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World - Facing Dennis Ferguson
LIZ JACKSON, REPORTER: On February the 25th back in 1958, the front page of the Sydney Morning Herald featured this sweet photo. The Queen Mother speaking to a 10 year old boy from the Wahroonga School for the Blind. He is presenting her with a posy.Fifty years later that boy has become Australia’s most notorious paedophile. His friends are few. When he walks the Sydney streets he leaves on his full face helmet. Few criminal faces would be more easily recognised and no name is more widely reviled.His last conviction for child abuse was a heinous offence - the protracted sexual abuse of two boys and a girl, aged six, seven and eight. The offence was committed 22 years ago.The offender’s name is Dennis Ferguson.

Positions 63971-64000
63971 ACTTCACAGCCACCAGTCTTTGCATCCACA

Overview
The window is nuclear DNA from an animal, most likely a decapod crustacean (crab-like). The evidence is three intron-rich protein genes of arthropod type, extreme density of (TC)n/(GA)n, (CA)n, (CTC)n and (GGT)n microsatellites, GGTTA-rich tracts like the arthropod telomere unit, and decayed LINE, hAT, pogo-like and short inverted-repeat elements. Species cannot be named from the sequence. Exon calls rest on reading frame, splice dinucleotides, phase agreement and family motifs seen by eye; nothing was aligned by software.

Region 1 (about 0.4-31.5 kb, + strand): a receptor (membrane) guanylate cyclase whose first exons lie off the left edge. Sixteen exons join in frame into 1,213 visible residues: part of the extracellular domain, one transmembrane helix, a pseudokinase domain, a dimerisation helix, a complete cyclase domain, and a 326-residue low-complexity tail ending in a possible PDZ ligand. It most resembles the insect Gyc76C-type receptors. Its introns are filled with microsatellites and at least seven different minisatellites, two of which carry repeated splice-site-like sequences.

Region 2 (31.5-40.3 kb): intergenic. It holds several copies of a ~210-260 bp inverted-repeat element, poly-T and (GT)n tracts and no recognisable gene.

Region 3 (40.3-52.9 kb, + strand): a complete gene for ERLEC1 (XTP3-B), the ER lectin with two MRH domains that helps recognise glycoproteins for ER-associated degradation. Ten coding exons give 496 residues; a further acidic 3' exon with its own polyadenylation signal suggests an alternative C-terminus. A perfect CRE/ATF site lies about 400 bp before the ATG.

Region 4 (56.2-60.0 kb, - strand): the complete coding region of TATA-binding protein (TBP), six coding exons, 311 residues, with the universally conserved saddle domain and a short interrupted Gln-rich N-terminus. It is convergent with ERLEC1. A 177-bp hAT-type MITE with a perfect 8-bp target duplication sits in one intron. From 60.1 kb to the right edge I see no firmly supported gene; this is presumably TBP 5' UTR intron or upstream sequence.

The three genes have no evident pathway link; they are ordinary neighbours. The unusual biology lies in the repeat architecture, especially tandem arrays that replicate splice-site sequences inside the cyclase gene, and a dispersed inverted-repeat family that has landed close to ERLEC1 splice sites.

LIZ JACKSON (To Dennis Ferguson): For the people who watch this and don’t know you, how would you introduce yourself?DENNIS FERGUSON: Okay I'm ah, I'm a person that's had a rough childhood. Um I've been through, I've been in and out of prison for numerous issues. I'm 61 years of age, I'm going on 62. I have very little sight left. I've had enough of, of nasty crimes, nasty associations. I just want to be left alone.LIZ JACKSON: Two months ago Dennis Ferguson moved to this public housing unit in Ryde, a typical residential suburb of Sydney. Within days the media that have followed him for the past six years were back on the case.(Excerpt of TV footage - reporter knocking at Ferguson’s door)REPORTER: Excuse me Dennis.REPORTER 2: Excuse me, can we ask you a question? Have you heard about Dennis Ferguson?RESIDENT: I really don’t know much about it.REPORTER 2: Have you seen him yet?SCHOOL CROSSING GUARD: No, I just like, shocked.REPORTER 2: You gotta look after the kids here, do you feel extra wary now and keep an eye out for him?SCHOOL CROSSING GUARD: Yeah, it's scary, very scary, yeah.REPORTER 2: Excellent.(End of Excerpt)(Excerpt of footage of rally by local Ryde residents)Sean Killgallon at Ryde rally 17 SeptLIZ JACKSON: By the end of the week the local residents had rallied.SEAN KILLGALLON, LOCAL RESIDENT: He’s got free range of anywhere, he does not have an anklet, he needs to be monitored every second of his life.(Applause)FEMALE RESIDENT: And I don’t know where we can put him, but we don’t want him here.(End of Excerpt)LIZ JACKSON: Within days Dennis Ferguson was back on the road again. The New South Wales Government passed a law to evict him. But where realistically can he safely go?The Dennis Ferguson saga raises important and uncomfortable questions about how we should treat child sex offenders when they return to the community. Australia-wide, it happens every week.JUDY SPENCE, QLD MINISTER FOR POLICE AND CORRECTIONAL SERVICES 2004-09: Dennis is not alone, there are other people with very serious history of offending who have been released from prison who are living in our community and it's always been the case. This is not a new phenomena.LIZ JACKSON: Tonight on Four Corners, Dennis Ferguson pleads that he has changed - but who will believe him? He’s a man who has told many lies in his long career in crime.LIZ JACKSON (To Dennis Ferguson): Do you think people who are sexually attracted to children ever lose those feelings?DENNIS FERGUSON: I guess over time, yes they would.LIZ JACKSON: And what about yourself?DENNIS FERGUSON: Myself? Children don't bother me. I'm no longer interested.LIZ JACKSON: Do you think people can learn to control those feelings?DENNIS FERGUSON: Yes.LIZ JACKSON: Do you think part of that is acknowledging they have a problem?DENNIS FERGUSON: Yes.LIZ JACKSON: And do you acknowledge that you have a problem?DENNIS FERGUSON: I had a problem, which is passed.HETTY JOHNSON, CHILD PROTECTION CAMPAIGNER, BRAVEHEARTS: He can't sit there and tell you I will never offend again anymore than I can or a psychologist can. The truth is, we don't know.LIZ JACKSON: But given that you don't know is it fair to say that you think he should be locked up forever?HETTY JOHNSON: Yeah I do. I do.(On Screen Text: Facing Dennis Ferguson, reporter: Liz Jackson)LIZ JACKSON: There is no way to comprehend, let alone excuse, the crimes that were committed at a motel on Racecourse Road in the Brisbane suburb of Ascot.The bare facts are these. It was July 1987.LIZ JACKSON (to Dennis Ferguson): In 1987 you and another man who also had previous convictions for child abuse offences, took three young children from New South Wales up to Brisbane and you've been found guilty, both of you, of sexually molesting those children. You and Mr Brookes were found guilty of offences of carnal knowledge of children eight and under, sodomy and sexual interference.DENNIS FERGUSON: That was, that was 22 years ago. Who lives in the past?LIZ JACKSON: But you accept.DENNIS FERGUSON: I accept it, I accept...LIZ JACKSON: That, that...DENNIS FERGUSON: I accept the past...LIZ JACKSON: You accept...DENNIS FERGUSON: But why should I have to live in the past? Why should it, why, why should my past be part of the rest of my life?LIZ JACKSON: The children were known to Ferguson and his co-accused, Alex Brookes. Their mother had entrusted them briefly to his care. But the two men took them and held them for two days.The police were called to the motel on the second night at around 11pm. They were directed up the stairs, to room 16.LIZ JACKSON (To Dennis Ferguson): When the police came to the door at the motel room, you were naked and the girl was naked?DENNIS FERGUSON: I did not know the girl was naked. I did not know. I was about to get in the shower. In fact I was getting ready to get in the shower when there was a knock at the door and I thought it was Alex. I came out to unlock the door and next thing I know I've got seven police officers in there.LIZ JACKSON: Do you agree that someone heard a child screaming?DENNIS FERGUSON: I agree somebody heard a child screaming.LIZ JACKSON: What can you tell us about that?DENNIS FERGUSON: That's all I can tell you.LIZ JACKSON: You've never expressed remorse for what happened to those children?DENNIS FERGUSON: I'll tell you what...LIZ JACKSON: Are you going to express remorse for us here now?DENNIS FERGUSON: I'm, I'm sorry, I'm sorry, I'm really sorry I went out of my way to help the family. I'm really sorry what happened, I really am. I'm really sorry that I got accused, right, and convicted, right, of doing things with those children which at that point in time I did not do, but if it satisfies everyone I'll plead guilty to something I didn't do, just to be left alone.LIZ JACKSON: But it seems to me that five minutes ago you said to me that you did accept that you did that and I'm now asking you, are you, are you prepared to express any remorse for what you did?DENNIS FERGUSON: Oh look I'm, I'm sorry...LIZ JACKSON: And you're now telling me you didn't do it after all?DENNIS FERGUSON: I'm, I'm sorry I got involved with anyone. Yes I am sorry I got found with them in a motel room.LIZ JACKSON: But that's just sorry for yourself?DENNIS FERGUSON: I'm sorry for them too.LIZ JACKSON: Why? Because what happened to them?DENNIS FERGUSON: I'm sorry, I'm sorry that, I'm sorry that I let Alex, Alex have access to them, a mistake.LIZ JACKSON: You were found guilty of sexually abusing those children, are you sorry for that - for what you did?DENNIS FERGUSON: Yes, yes.LIZ JACKSON: Do you accept that you were guilty?DENNIS FERGUSON: Yes.LIZ JACKSON: Dr Stephen Smallbone is a forensic psychologist who worked many years in Queensland jails. It was there he met Dennis Ferguson in the 1990s.Dr Smallbone says it’s rare for sex offenders to make a full admission of guilt, and Ferguson was in total denial.STEPHEN SMALLBONE, FORENSIC PSYCHOLOGIST: In some ways it's very typical, but perhaps the, the kind of extent to which he may have gone to categorically deny his involvement, in the face as I understand it of quite overwhelming evidence to the contrary, is probably an unusual feature.LIZ JACKSON: And what is that in terms of an indicator of preparedness to commit the same offence again?STEPHEN SMALLBONE: Well it's a very interesting question. There's been an assumption for a very long time in the professional community that this would indicate significant increased risk. The research that's been devoted to that question in fact tells us that denial probably isn't a significant predictor of reoffending.LIZ JACKSON: At the end of the trial Justice Derrington sentenced Dennis Ferguson to 14 years in jail - the upper end of the scale. It was, the judge said, “a very bad case”.LIZ JACKSON (To Dennis Ferguson): The judge said that you had found out from their father, while you were in jail with him of the fact that they were already sexually abused children and that you took advantage of that...DENNIS FERGUSON: No I did not.LIZ JACKSON: In a cunning and contrived way?DENNIS FERGUSON: No I did not.LIZ JACKSON: The judge also noted Dennis Ferguson had a long list of previous offences. He appeared in the Yasmar Children’s Court, aged 15. He was deemed a neglected child, and briefly taken into care. At the age of 20 he was charged with offensive behaviour - removing pants from a model in a store.Most of the multiple convictions that followed over the years relate to fraud and theft. And disturbingly he had also already been jailed for both indecent assault and indecent dealings with children.DENNIS FERGUSON: Mistakes yes.LIZ JACKSON: A number?DENNIS FERGUSON: What I'm saying is this, why the past? The more you hash it up, the longer it continues and people just can't get on with their life.LIZ JACKSON: I tell you why it worries people. It looks like a pattern.DENNIS FERGUSON: No. It looks like a pattern because people want to continue to bring up the past.LIZ JACKSON: Dennis Ferguson served every single day of his 14 year sentence. There was no early release on parole for cooperative behaviour. He was, as is common with child sex offenders, intensely disliked and bashed by other prisoners.He refused to do the sex offenders’ programs, which in any event excluded prisoners like him who denied their guilt.DENNIS FERGUSON: In order to do the program one had to admit guilt.STEPHEN SMALLBONE: Many of the programs including in Queensland are still I think, still will not accept offenders when they present with complete denial. So if an offender says, no, I never did this, there's, there's little that the programs will do for those people.LIZ JACKSON: And should that be different?STEPHEN SMALLBONE: There's some research in Canada that shows that engaging with sex offenders who present with complete denial can themselves be effective. But that requires additional resources and it's very skilled work. It requires people with significant expertise, and they're hard to recruit into the prison systems in Australia.LIZ JACKSON: In January 2003 the 14 years were up, Dennis Ferguson had done his time. But in a late panic, authorities realised that once he was out, he was out of their control, he could slip under their radar.Literally the day before Ferguson was freed, the DPP (Department of Public Prosecutions) successfully applied for a Supreme Court order that Ferguson must report his address to police every time he moved for the next 15 years.The DPP provided affidavits from his fellow prisoners which included statements like “All Ferguson wanted to talk about is kids, and what he wanted to do to them.”The pressure was on for a change of the law.(Excerpt of News footage, 8 January 2003)FEMALE REPORTER: Child protection groups and the State Opposition say today’s court action is too little, too late and say the government should introduce new laws to give courts discretion to keep serial sex offenders in jail.HETTY JOHNSON: I mean all of a sudden we’re panicking, my God he’s released, what are we going to do now, what do we have to do to keep our kids safe now? We’re going do all these things, make him report, we’re going to make him do this - why are we releasing him?”MIKE HORAN, QLD POLITICIAN: This fellow is the Hannibal Lecter of the Queensland prison system.(End of Excerpt)LIZ JACKSON: On the 9th January 2003, Dennis Ferguson walked out of jail. The last minute Supreme Court drama intensified the interest in this now notorious man. A media pack was waiting.TERRY O’GORMAN, AUSTRALIAN COUNCIL FOR CIVIL LIBERTIES: This was a man who'd been in jail for 14 years with no media experience, just walked out the front gate and the corrective services people in effect said to the media, there he is. Go for it, like a pack of dogs, and they did.(Excerpt of footage of Dennis Ferguson leaving jail)REPORTRE: You say you’re not guilty?DENNIS FERGUSON: What do I say to my f***en victims? Nothing because there was nothing ever took place, you pack of bastards wanna line up, I’ll show you f***en evidence.REPORTER 2: Mr Ferguson the community does not feel safe with you on the streets.DENNIS FERGUSON: I don’t give a f*** what the community feels, I have done my time and what’s your name by the way?REPORTER 3: Are you a threat to the community?DENNIS FERGUSON: No I'm not.REPORTER 4: Are you guilty of these crimes?DENNIS FERGUSON: No I'm not.REPORTER 4: Have you ever had sex with a child?DENNIS FERGUSON: No.REPORTER 5: Dennis, what are your plans now?DENNIS FERGUSON: My plans are for you pack of bastards to leave me alone for at least 10 days.REPORTER 6: Mr Ferguson, are you a predatory paedophile then, that you've been accused of being?DENNIS FERGUSON: No.REPORTER 7: How can you stand there and say that?REPORTER 8: Sir are you saying that after all these years that you are innocent?DENNIS FERGUSON: I maintain my innocence.REPORTER 8: And the community has nothing to fear?DENNIS FERGUSON: The community has nothing to fear.REPORTER 9: Are you a sex monster or not, answer the allegation?REPORTER 10: Are you a sexual predator?(End of Excerpt)LIZ JACKSON: Almost five months to the day after Dennis Ferguson was released a new law came into force in Queensland. It was the first of its kind in the country.It allows a court to order sex offenders back to jail after their release date, even though no further crime has been committed. It’s called the Dangerous Prisoners Sexual Offenders Act.LIZ JACKSON (To Judy Spence): What was the connection between passing the Dangerous Prisoners Sexual Offenders Act and Dennis Ferguson?JUDY SPENCE: Oh certainly the release of Dennis Ferguson and other, some other high profile prisoners in 2002/03, led the Government to consider going down this path, so he was one of the people responsible for the framing of this legislation but of course he was released from prison before the legislation and then he's not captured under it.LIZ JACKSON (to Patrick Keyzer): What at its simplest is the concern about the piece of legislation?PATRICK KEYZER, BOND UNIVERSITY: The legislation inflicts double punishment.LIZ JACKSON: Patrick Keyzer is the Professor of Law at Bond University in Queensland. He was part of a legal team that challenged the legislation all the way to the High Court, and lost.Under the new law sex offenders assessed as high risk by two psychiatrists can be made subject to strict supervision orders after their release or kept in jail for further indefinite detention.PATRICK KEYZER: You've had a judge who's made an assessment of the gravity of an offence. They've developed what they regard as being a proportionate punishment and then a second and further punishing act is, takes place at the end of that process, even though the person hasn't committed a fresh crime. They haven't been convicted in a criminal trial, so it it's a radical change for the criminal justice system, a radical change.LIZ JACKSON: Forensic psychologists have concerns as well.STEPHEN SMALLBONE: This was to be reserved for only the most serious offences. And within a few years we have more than 100 people already subjected to this legislation. That's I think a very clear illustration that the introducing laws like this will inevitably lead to an over-inclusion.So for every 100 people say who are subjected to this legislation, it's probably only true that 10 or 20 or maybe 30 will really require it in order to not reoffend.LIZ JACKSON: Is that because the psychologists tests are unreliable, or also because they like their political masters are risk averse?STEPHEN SMALLBONE: Both.JUDY SPENCE: The people that we're keeping in jail after they've finished their sentences are people who generally have refused to participate in sex offender rehabilitation courses in prison, so they still deny their offence and they haven't been rehabilitated in prison at all. And often after we keep them in prison then they decide to, it may be a good idea to start doing one of these courses.LIZ JACKSON: Dr Jeremy O’Dea is a leading psychiatrist who does sex offender risk assessments for the New South Wales Supreme Court. New South Wales has adopted legislation closely modelled on the Queensland law.His concern about holding people in prison to make them have treatment, is whether the treatment works.DR JEREMY O’DEA, FORENSIC PSYCHOLOGIST: There's no good evidence that psychological treatment programmes alone in prison significantly reduces recidivism rates for sex offenders.LIZ JACKSON: Well what's the point of putting them on? What's the point of having them?DR JEREMY O’DEA: Well that's a good question. And I guess the issue is that particularly what's the point of mandating them if in fact they're not, they've yet to be clearly shown to do what we're all aiming at, which is reduce recidivism for sex offenders when they're released in the community.LIZ JACKSON: This was the Brisbane suburb, this was the weatherboard house that Dennis Ferguson found to live in, after leaving jail in 2003. He was sharing with another sex offender whom he had met inside.It was never going to be easy, and the media found him fast.(Excerpt of TV footage)REPORTER: This is Dennis Ferguson’s new home. Some of the neighbours are terrified at the notorious paedophile’s presence. Shane Kay has five young children.SHANE KAY, RESIDENT: You’ve got your eye on ‘em 24 hours a day now - last night I hardly slept.REPORTER: Then late this morning Ferguson and three others left.(End of Excerpt)LIZ JACKSON: Four months later Dennis Ferguson turned up in New South Wales. He’d been hoping for a lower profile. But within months he was back in prison, and here he’s being released after 15 months inside.(Excerpt of footage of Dennis Ferguson being released)(End of Excerpt)Under New South Wales laws he was obliged to tell police not only where he lived, but also what his job was - and he didn’t. Police had him under surveillance when his undisclosed sales job took him to a Sydney primary school, and they breached him.DENNIS FERGUSON: I should've told them that I was going to drop a product catalogue at the Parramatta public school, but I totally forgot and I admit I made that mistake, that's a mistake I made.LIZ JACKSON: Because you accept that the police and people want to know if you're going to be near children?DENNIS FERGUSON: Oh look I accept the fact.LIZ JACKSON: And you got 15 months in jail?DENNIS FERGUSON: I got 15 months in jail.LIZ JACKSON: Do you think that's appropriate?DENNIS FERGUSON: I think it was a bit stiff.LIZ JACKSON: What happened when you came out?DENNIS FERGUSON: Met by the media the day I came out of the jail.LIZ JACKSON: Dennis Ferguson was driven from the jail to the station to catch a train back to Queensland.(Excerpt of footage of Dennis Ferguson being driven to the train station)REPORTER: Where you gonna spend your first day Dennis, where ya going to spend your first day mate? Where you heading off to? Do you think you’re a danger to children?DENNIS FERGUSON: Go away.(Dennis Ferguson barges the reporter)REPORTER: Do you wanna be up for assault as well?REPORTER 2: Were you ever a danger to children Dennis?REPORTER 3: Do you still think you are you a danger to children?POLICE OFFICER: This is public property.DENNIS FERGUSON: You gonna let 'em harass me all day?REPORTER 2: Have you got a job to go to Dennis?POLICE OFFICER: Just come over here.REPORTER 2: What state are you gonna live in mate?REPORTER 3: Dennis, you still think you’re a danger to children? Where you heading off to mate?(End of Excerpt)(Excerpt of footage of people holding up signs and shouting "Out you go")LIZ JACKSON: When Dennis Ferguson arrived back in Queensland, he was found and hounded from house to house, town to town. A few days here, a few days there. This is the country town of Murgon, January 2005.RESIDENT: We’ve all got here kids here.RESIDENT 2: We’ve seen you mate.LIZ JACKSON: The police are moving Ferguson out.RESIDENT 3: You bloody leave you piece of shit.RESIDENT 4: Show your face you dog.(End of Excerpt)(Excerpt of footage of Ipswich residents outside house)LIZ JACKSON: The next day it’s Ipswich, just west of Brisbane.RESIDENT: You can bet he’s hiding in there behind the window.RESIDENT 2: Leave maggot, go home rock spider.LIZ JACKSON: That night he hid in a car, outside the police station. He was found there too.RESIDENT: Ferguson, where are you going to go and live now?RESIDENT 2: The coppers were really helpful, weren’t they?LIZ JACKSON: After dark back at his home.RESIDENT 3: No sleep tonight, Mr Ferguson.(End of Excerpt)LIZ JACKSON: Ferguson finally found temporary anonymity near the small town of Miles, four hours’ drive north west of Brisbane. He and a man named Allen Guy lived quietly there for about nine months.Dennis Ferguson had met Allen Guy in prison. Guy was jailed for multiple offences of indecent dealings with children. Ferguson says Queensland police were well aware they were living together.DENNIS FERGUSON: Bear this in mind, I stayed with Allen Guy at the request of Queensland police. They were the ones that asked him if it was okay for me to stay at his place.LIZ JACKSON: Queensland Police confirmed to Four Corners that “Yes, police were aware that Dennis Ferguson and Allen Guy were residing together...” But they “made no suggestion” that this should happen.“Mr Ferguson,” they said “chose to reside with Allen Guy”, and “there was no legislation” to stop this.DENNIS FERGUSON: There were no real problems up until ah...LIZ JACKSON: You were arrested in November 2005?DENNIS FERGUSON: I was arrested in November 2005, accused of an offence I did not commit.LIZ JACKSON: In the early hours of the morning, November the 10th 2005, police drove to this apartment block in Brisbane and arrested Dennis Ferguson.A complaint had been made that he’d indecently touched a girl aged five in the country town of Dalby the morning before. He’d been visiting the girl’s mother whom he’d recently befriended. He’d driven there from Miles with his housemate Allen Guy.DENNIS FERGUSON: Allen Guy, you want the full story, I'll give you...LIZ JACKSON: No I don't need the full story...DENNIS FERGUSON: No, no I'll give you...LIZ JACKSON: Just did you live, did you subsequently go and live with Allen Guy because...DENNIS FERGUSON: I will give you the full story involving Allen Guy.LIZ JACKSON: When Dennis Ferguson finally went to court he was unusually tried by a judge sitting alone. It was accepted that the media coverage could prejudice a jury’s judgement. Ferguson was found not guilty.The judge concluded that "there was an indecent touching of the child" by Ferguson or Guy but “it was probably Allen Guy”.LIZ JACKSON (to Dennis Ferguson): Do you just want to tell me why you would go to somebody's house when they had a four year old child, a girl child and another her sister, a five year old girl, with someone that you knew had sexual offences in relation to children, as you yourself did, and be in their living room and have the children or one of the children sit on his lap and have stories read to them. Why would you go there with somebody like that?DENNIS FERGUSON: I have...LIZ JACKSON: You put yourself and him...DENNIS FERGUSON: As I said, as I said, hang on right...LIZ JACKSON: And the children in that situation?DENNIS FERGUSON: I have no sight in my left eye. I do not have a driver's licence. Allen was doing my driving for me. The mother at that point in time was doing some work for companies that I was associated with. Allen was doing the driving.(Excerpt of footage of Wendell Rosevear speaking on the phone)LIZ JACKSON: Dr Wendell Rosevear is a GP in Brisbane, who specialises in counselling sex abuse offenders and victims. He’s seen Dennis Ferguson off and on for the past six years and is on the phone to him now. He takes the view that while society reviles Dennis Ferguson it will only make him worse, push him towards further offending.(End of Excerpt)LIZ JACKSON (to Wendell Rosevear): Does it bother you that in the period of time that you’ve worked with Dennis Ferguson that he’s sought out and lived with men who've also committed sexual abuse against children?DR WENDELL ROSEVEAR: Yes, I do feel sad about that and I have concerns about that, but we also need to realise that if people can't have safe places to live with people who are healthy friends and people who they're accountable to we push them into what, almost like a ghetto survival mechanism where there's nowhere for them to live but with people that they might have met in prison.And so if we're not proactive in helping them find safe accommodation with people that would have a healthy influence on him then he'll for survival reasons will be pushed into having, living with people who may not have a healthy influence on him.LIZ JACKSON: Dennis Ferguson spent over two years waiting in jail for the trial that would finally clear him of the indecent touching charge. For the last nine months he was released back into the community as legal arguments raged as to whether he could ever get a fair trial.The problem for the Government was finding somewhere to secrete him while that was happening. They thought they’d succeeded with Carbrook, 40 kilometres south of Brisbane.JUDY SPENCE: So we found this house in Carbrook that I think was on an acre or two of land. It was quite isolated from nearby houses. It wasn't near a school or a childcare centre. We also engaged the prison chaplaincy to look after him. We paid them to provide him with some assistance to help him settle into the community.We had the police alerted so that they could watch his movements and of course corrections officers would also be watching him. And we thought that it was going to be a good solution and obviously the people of Carbrook didn't.HETTY JOHNSON: I got a phone call from a person who lived in the area, she'd been notified by police that an offender was moving into her area. She didn't know who. We kind of guessed it was Dennis because he was, it was all about Dennis Ferguson at the time and she was scared because she's got kids.The house was very close to hers, she was concerned about viewing, his ability to view her children playing in the backyard etcetera, valid concerns. So I just said look let's just not panic, why don't you get your neighbours, I'll come over, I'll bring Carol with me, my criminologist who works with Bravehearts and we'll talk, we'll talk you through what you know what you should and shouldn't be doing and why he isn't really a problem for you if you just stay away from him etcetera and from then it escalated and it became this massive meeting.(Excerpt of footage of public meeting, July 2008)JUDY SPENCE: This is a man who if we don’t provide accommodation...RESIDENT: Get this man out of our town.JUDY SPENCE: ...Whether you like it or not Dennis Ferguson has been allowed to be a free man by the courts and that is the situation.(End of Excerpt)JUDY SPENCE: It really drove home to me the how little people generally think about these issues or understand these issues. There were many people there who just, you know, didn't want to listen to any sort of reasonable explanations. They just came there with one point of view and that's get Denis out and that was that was all they were there for.LIZ JACKSON: Ten days after they’d shouted at the Minister, Ferguson was moved out, two weeks after he moved in.Prison Fellowship was the church group paid to live with Dennis Ferguson 24/7 while he was in Carbrook. It’s a Christian charity that works with offenders and their families.JAN DAVIS, PRISON FELLOWSHIP, QUEENSLAND: He couldn't go out to get his own food, because there were people outside hassling him all the time. So he was sort of a prisoner in the house, so he needed support from people to get food and whatever was needed.DAVID WAY, PRISON FELLOWSHIP, QUEENSLAND: Furniture, bedding.LIZ JACKSON: Were you aware of his reputation when you agreed to support him?DAVID WAY: We were aware that he had been convicted of sex offences, yes.JAN DAVIS: Yep. I mean you don't condone anything that he's done, you don't condone any of their actions. But people can change and we just feel that Dennis has had a very unhappy life, and he's really deserving of a chance to turn around his life.DAVID WAY: And we knew that it was such an emotive issue that we kept our heads down and just did the job really.JUDY SPENCE: You know some of them when they were driving there to help him had their cars vandalised, they were abused by members of the general public so you know they were really brave people who took on that responsibility.LIZ JACKSON: As the housing options ran out for Dennis Ferguson the Government, the police, and a number of charities agreed to try a different tack. Instead of a remote location they put him in the heart of the CBD in Brisbane, near police headquarters. And for nine months it worked.DR WENDELL ROSEVEAR: Interestingly the centre of the city turned out to be the safest place for him. I guess there's a level of people busyness and anonymity in the city and also because the court suppressed his address there wasn't the continual hounding from the media.JUDY SPENCE: He would walk down the street regularly. He's not one to stay at home, particularly, so he would be wandering round the streets and I think by that stage people were no longer so alarmed by him.LIZ JACKSON: But the expense was unsustainable of keeping him in that sort of accommodation I understand?JUDY SPENCE: He was being supported by a charity group in that accommodation, not by the government.LIZ JACKSON: That charity group prefers to keep its profile low. Few agencies want it known that they supported Dennis Ferguson, especially financially.Many staff did not even want their own families to know, homeless, unemployed and blind, Ferguson was a needy man, but his name is poison.TERRY O’GORMAN: That's a bit sad, isn't it, in that what is wrong with a particular church group or someone else admitting that they've given some assistance ah to Dennis Ferguson? If we're supposed to be a society that lives by Christian values, it's pretty odd isn't it that people who have in fact assisted him are so concerned about publically acknowledging that.LIZ JACKSON: In April this year Dennis Ferguson was finally cleared of the indecent touching charge. He was free to leave Queensland, and went to New South Wales.JUDY SPENCE: I think everyone in Queensland is very happy that he'd left our state, you know the police particularly cause they didn't and corrections officers who were looking out for him, they were pleased that he became someone else's responsibility.LIZ JACKSON: And what did you think as you saw the problems unravel?JUDY SPENCE: Oh I've been watching the New South Wales experiences very similar to the Queensland experience, I mean we really do need to start talking to the community more about these issues and explaining that Dennis is not alone.HETTY JOHNSON: We have to understand that there's all different kinds of offenders. Dennis Ferguson is an offender that will only offend against children that he has come to know and that's generally because their parent or parents have allowed that to happen, so really unless you befriend Dennis Ferguson or your children do, historically anyway, you've got nothing really to be worried about.DENNIS FERGUSON: It's a proven fact that I have never ever touched a child that I did not know.LIZ JACKSON: Within two weeks of Ferguson being discreetly moved into the Sydney suburb of Ryde there was a banner outside his block of units and a coffin delivered to his front door.(Excerpt of footage of Dennis Ferguson's house in Ryde, man delivering pine coffin to his front door)SEAN KILGALLON: Dennis Ferguson, apparently you’ll only leave in a pine box. Well we’re a very caring community and I made you one. I’m ready for you to get in it.(End of Excerpt)LIZ JACKSON: But Ferguson had an old prison activist as his New South Wales mentor encouraging him to stay.BRETT COLLINS, COORDINATOR, JUSTICE ACTION: Oh we thought it was essential that he should stay where he was. I mean he'd run enough. Here was finally was his home. He'd worked for it, others had as well, we thought he should stay.DENNIS FERGUSON: I met the criteria to receive that accommodation. I'd gone through everything that was required of me by the chronic needs coordination group.LIZ JACKSON: Within the Housing Department?DENNIS FERGUSON: Yes within the Housing Department.LIZ JACKSON: And Housing New South Wales were fully aware of your past criminal record?DENNIS FERGUSON: To my knowledge yes.LIZ JACKSON: For the first time in his life, Dennis Ferguson was given a five year lease. These Ryde residents could not believe it(Excerpt of footage of Ryde Rally, 17th September)RESIDENT: The person that signed the lease needs to get the sack, that person should be fired. The person above and the person above that, right to the top.LIZ JACKSON: The prevailing mood was overwhelming.RESIDENT 2: He’s a criminal you know, he’s done bad things, so I just think, protect our kids.LIZ JACKSON: What do you say to people who say well he’s done his time?RESIDENT 2: Done his time? You know, it’s always there. Paedophiles have always got that thing inside of them, to do these crimes, and it’s always going to be there, why should we put our kids at risk for it?(End of Excerpt)LIZ JACKSON (to Stephen Smallbone): A number of people in Ryde said to us, once a paedophile, always a paedophile.STEPHEN SMALLBONE: It seems to be a very popular view, and I've heard that view put by senior politicians, I've heard it put by senior police, I've heard it put by professionals. The research evidence very clearly suggests that this is not true. That that sex offenders against children, the best estimates, and these are international estimates, are that about 15 per cent of child sex offenders will reoffend within the next four to five years. And about 24 or 25 per cent would reoffend within about 15 years.LIZ JACKSON: Within a week of the rally in Ryde the New South Wales Premier Nathan Rees called a press conference to announce new legislation.(Excerpt of footage from press conference, 23rd September)NATHAN REES, NSW PREMIER: Good morning people, I’m joined today by Minister for Housing David Borger and Commissioner Scipione. Last week I ordered officials to look at the unprecedented and difficult circumstances surrounding the accommodation of Dennis Ferguson. The community at Ryde had told us the situation was untenable and I agreed. We will introduce a bill today that deals with extreme case like this.(End of Excerpt)LIZ JACKSON: Under the new law any registered child sex offender can be evicted from public housing if the Commissioner of Police forms the view that the offender or his neighbours safety is at risk. No reasons are given and there’s no right of appeal, although alternative accommodation has to be offered.The head of the Housing Department, briefed Dennis Ferguson the following day.(Excerpt of footage from 24th September)DENNIS FERGUSON (crying): He told me that it had gone through Parliament and through both Houses. If it's signed off today by the Governor, the Police Commissioner will issue an order that I vacate. They will then change the locks on the door to prevent me from getting back in.LIZ JACKSON: So when are they changing the locks?DENNIS FERGUSON: If the go ahead is given this afternoon, they'll do it this afternoon.LIZ JACKSON: And what's the alternative accommodation they'll be offering you?DENNIS FERGUSON: I really don't want alternative. I want to live there. I signed a five year lease.(End of Excerpt)LIZ JACKSON: The real worry for Dennis Ferguson is that this process could happen again and again, every time his new neighbours strongly object. The Minister for Housing concedes this.LIZ JACKSON (to David Borger): So if the new neighbours say we're afraid of Mr Ferguson and the Commissioner of Police takes the view that they are so afraid that Mr Ferguson's safety is also at risk, he'll be evicted again?DAVID BORGER, NSW HOUSING MINISTER: Obviously the law encompasses the potential for that to happen. I think the challenge now is to try and ensure that we make a better location decision for him, so that we reduce the risk. We can't ever completely eliminate the risk that there won't be a similar situation.LIZ JACKSON: It’s five weeks since Dennis Ferguson was evicted. Now he’s moving again to the next secret location, found by Housing New South Wales. The question is how long will it last, once his new address is revealed?Four Corners understands there are over 2,000 registered child sex offenders living unnoticed in the community in New South Wales. Many have committed crimes as serious as Ferguson’s, and more recent.Some are obliged as a condition of release to undergo chemical castration, or wear an electronic bracelet. But Dennis Ferguson’s conviction was too long ago for that. He’d have to agree.DENNIS FERGUSON: Chemical castration right is something that is not an easy thing to go into right. There are all sorts of issues that have to be canvassed...LIZ JACKSON: But were they canvassed and the psychologists agreed that this would assist you in dealing with your problem, you would accept it?DENNIS FERGUSON: I guess if I had to, yes.LIZ JACKSON: Would you accept an electronic bracelet?DENNIS FERGUSON: No, why should I?LIZ JACKSON: But would even this guarantee that Ferguson would not reoffend? The answer of course is no. This is true of every sex offender released from jail.The fact is we have failed to find a fair, decent and sensible way to address this unpalatable reality. But it’s an issue that won't go away.[End of transcript]